Data and description

Sampling method and sample selection

We conducted a field investigation on the NCMS in the Shandong province that entailed a face-to-face survey, originally in 2007 and then in 2009 and 2012.

Three stratifications from the counties that implemented the NCMS in Jinan, Shandong, were chosen based on per capita net family income of the rural area into high, middle, and low using a stratified random sampling method. Then, one county was chosen from each stratification. As a result, three counties in Jinan City were included in the survey: Zhangqiu, Changqing, and Pingyin. These three counties are representative of the initial pilot counties in Shandong province in 2005 in the following ways: Zhangqiu is a high-income county with per capita net family income of rural area 11,965.3 yuan (about 1,875.44 USD); Changqing is a middle-income county with per capita net family income of rural area 10,079.1 yuan (about 1,579.80 USD); and Pingyin is a low-income county with per capita net family income of rural area 8,490.0 yuan (about 1,330.72 USD).

In the 2007 household survey, six towns were randomly selected in accordance with high, middle, and low incomes as measured by per capita net family income of the rural area in each selected county. Then, six villages were randomly selected as high, middle, and low incomes in each selected town. Finally, 30 households in each village were chosen using an equal distance sampling method and the village household registration lists; all household members were interviewed. However, the household head answered the questions in the absence of any members who were not home. This generated a sample of 3,240 households and 11,543 individuals.

In the 2009 household survey, due to a sudden budget cut, only three towns were surveyed among the six in each county that were included in the 2007 survey. The choice of the three towns was based on high, middle, and low incomes. The three towns selected were among the villages from 2007 survey were kept. Finally, 20 households were randomly selected from 30 households in each village that were included in the 2007 survey. The final sample comprised 985 households and 3,698 individuals.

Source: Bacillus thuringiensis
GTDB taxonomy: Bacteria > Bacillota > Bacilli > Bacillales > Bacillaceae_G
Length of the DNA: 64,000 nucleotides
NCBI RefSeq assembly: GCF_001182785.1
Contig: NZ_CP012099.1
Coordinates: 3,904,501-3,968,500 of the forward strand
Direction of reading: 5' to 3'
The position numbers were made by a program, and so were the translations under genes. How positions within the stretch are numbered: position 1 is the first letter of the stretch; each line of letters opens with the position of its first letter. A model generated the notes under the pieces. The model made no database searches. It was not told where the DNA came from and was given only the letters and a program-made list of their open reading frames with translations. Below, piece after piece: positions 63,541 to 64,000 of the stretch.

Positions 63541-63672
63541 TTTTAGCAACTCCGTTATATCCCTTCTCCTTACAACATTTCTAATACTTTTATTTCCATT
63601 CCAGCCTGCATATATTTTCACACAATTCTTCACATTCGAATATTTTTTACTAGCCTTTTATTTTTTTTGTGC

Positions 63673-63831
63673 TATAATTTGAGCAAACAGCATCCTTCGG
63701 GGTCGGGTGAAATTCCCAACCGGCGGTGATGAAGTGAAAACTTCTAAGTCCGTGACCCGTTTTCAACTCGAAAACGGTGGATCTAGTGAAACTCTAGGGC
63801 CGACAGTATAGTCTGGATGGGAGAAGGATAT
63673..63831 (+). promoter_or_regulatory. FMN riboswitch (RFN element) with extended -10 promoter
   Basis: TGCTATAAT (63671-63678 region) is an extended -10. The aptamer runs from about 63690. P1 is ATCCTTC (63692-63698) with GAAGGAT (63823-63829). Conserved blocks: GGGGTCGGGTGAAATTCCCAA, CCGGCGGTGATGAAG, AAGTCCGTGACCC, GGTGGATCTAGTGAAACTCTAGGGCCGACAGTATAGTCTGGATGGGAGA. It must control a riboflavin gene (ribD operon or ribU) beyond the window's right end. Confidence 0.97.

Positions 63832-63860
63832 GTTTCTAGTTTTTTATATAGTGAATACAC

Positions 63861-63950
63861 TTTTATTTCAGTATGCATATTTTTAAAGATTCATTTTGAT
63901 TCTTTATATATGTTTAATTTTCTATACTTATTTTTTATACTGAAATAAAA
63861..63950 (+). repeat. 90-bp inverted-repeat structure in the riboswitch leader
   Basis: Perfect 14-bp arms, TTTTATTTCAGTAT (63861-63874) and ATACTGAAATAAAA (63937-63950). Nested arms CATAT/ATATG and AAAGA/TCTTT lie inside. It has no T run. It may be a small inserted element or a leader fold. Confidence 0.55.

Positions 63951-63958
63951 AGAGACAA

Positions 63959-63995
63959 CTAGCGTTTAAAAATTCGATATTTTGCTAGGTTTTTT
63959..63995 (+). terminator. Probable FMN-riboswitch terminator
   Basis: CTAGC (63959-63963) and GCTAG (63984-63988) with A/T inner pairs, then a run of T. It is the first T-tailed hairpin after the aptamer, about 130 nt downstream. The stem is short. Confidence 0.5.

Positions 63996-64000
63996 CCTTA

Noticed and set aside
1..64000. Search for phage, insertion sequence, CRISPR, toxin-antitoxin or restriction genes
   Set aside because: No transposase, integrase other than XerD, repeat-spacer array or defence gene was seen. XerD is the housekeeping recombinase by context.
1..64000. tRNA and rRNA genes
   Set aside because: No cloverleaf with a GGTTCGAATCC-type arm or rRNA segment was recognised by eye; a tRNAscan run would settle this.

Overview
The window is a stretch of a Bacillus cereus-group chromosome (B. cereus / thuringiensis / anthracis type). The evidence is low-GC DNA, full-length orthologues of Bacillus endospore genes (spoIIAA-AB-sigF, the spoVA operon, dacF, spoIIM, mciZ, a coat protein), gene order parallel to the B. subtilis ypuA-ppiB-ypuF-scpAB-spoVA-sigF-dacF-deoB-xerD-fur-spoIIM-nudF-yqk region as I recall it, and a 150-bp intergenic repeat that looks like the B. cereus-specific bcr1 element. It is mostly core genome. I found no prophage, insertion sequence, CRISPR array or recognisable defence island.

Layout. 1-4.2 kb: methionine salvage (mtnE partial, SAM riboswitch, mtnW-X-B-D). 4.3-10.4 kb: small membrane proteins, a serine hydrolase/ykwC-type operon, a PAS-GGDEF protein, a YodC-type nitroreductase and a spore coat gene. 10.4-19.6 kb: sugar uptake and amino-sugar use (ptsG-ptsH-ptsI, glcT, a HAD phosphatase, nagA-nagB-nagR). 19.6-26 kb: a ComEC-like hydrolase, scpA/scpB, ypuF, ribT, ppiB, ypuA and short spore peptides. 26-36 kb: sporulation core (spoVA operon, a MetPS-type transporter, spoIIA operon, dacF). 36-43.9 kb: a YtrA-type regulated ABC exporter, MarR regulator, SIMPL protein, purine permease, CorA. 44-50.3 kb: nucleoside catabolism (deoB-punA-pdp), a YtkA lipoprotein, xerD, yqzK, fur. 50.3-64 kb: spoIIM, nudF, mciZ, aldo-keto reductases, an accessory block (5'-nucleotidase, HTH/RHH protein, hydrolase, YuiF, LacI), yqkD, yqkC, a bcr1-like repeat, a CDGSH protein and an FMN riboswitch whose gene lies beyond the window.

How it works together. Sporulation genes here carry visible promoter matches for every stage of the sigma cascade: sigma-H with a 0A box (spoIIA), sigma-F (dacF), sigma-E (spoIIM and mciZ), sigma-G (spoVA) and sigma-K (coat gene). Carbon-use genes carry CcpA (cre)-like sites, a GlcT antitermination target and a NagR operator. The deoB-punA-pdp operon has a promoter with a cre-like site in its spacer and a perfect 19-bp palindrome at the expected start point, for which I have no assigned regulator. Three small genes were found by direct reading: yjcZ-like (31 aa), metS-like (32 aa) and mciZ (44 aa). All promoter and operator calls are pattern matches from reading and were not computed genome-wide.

In 2012, the same towns, villages, and households in the original 2007 survey were surveyed again. If a relevant household member was not home, the home was eliminated rather than our choosing another household. This resulted in a total of 2,174 households that comprised 8,110 individuals in our 2012 survey.

In this study, we only use the 2009 and 2012 surveys to compare the impacts of the NCMS on catastrophic health expenditures before and after reform. There are two reasons for not using the original 2007 survey data: first, the health care reform was implemented in 2009, and second, the quality of the 2007 data was not considered sufficient because the hospital expenses were cited by personal recall rather than based on receipts and the data was not reconfirmed by using the NCMS information system at each county. Because the NCMS coverage in these two years was very high, we kept only the NCMS enrolees. The valid sample size for this study was 3,534 and 7,707 individuals in the 2009 and 2012 waves, respectively. For this study, we used only the unbalanced panel data based on the year 2009. That is, the sample included all of the individuals in 2009 (3,534 individuals in 971 households) and the same individuals who were surveyed again in 2012 (2358 individuals in 694 households). Individuals in developing countries generally do not visit a health care provider unless they perceive themselves as either ill or injured. If there are unobserved factors correlated with the perception of illness and the likelihood of visiting a provider, then the coefficients in the equation will be biased. The biases can, therefore, be referred to as unobserved heterogeneity biases. As a result, we used panel data to analyse the hospital utilisation of households to account for unobserved heterogeneity at the household level and to be better able to capture the specific nature of the dependent variables. Descriptive statistics for the sample are shown in Table 2. However, when we measured the effects of the NCMS on the catastrophic health expenditures induced by hospitalisation, we only kept the households that had experienced hospitalisation in the year (2009 and 2012). After omitting the households with incomplete information, specifically, the lack of important data, such as expenditures, 131 and 108 households in 2009 and 2012, respectively, remained for further analysis of CHEs.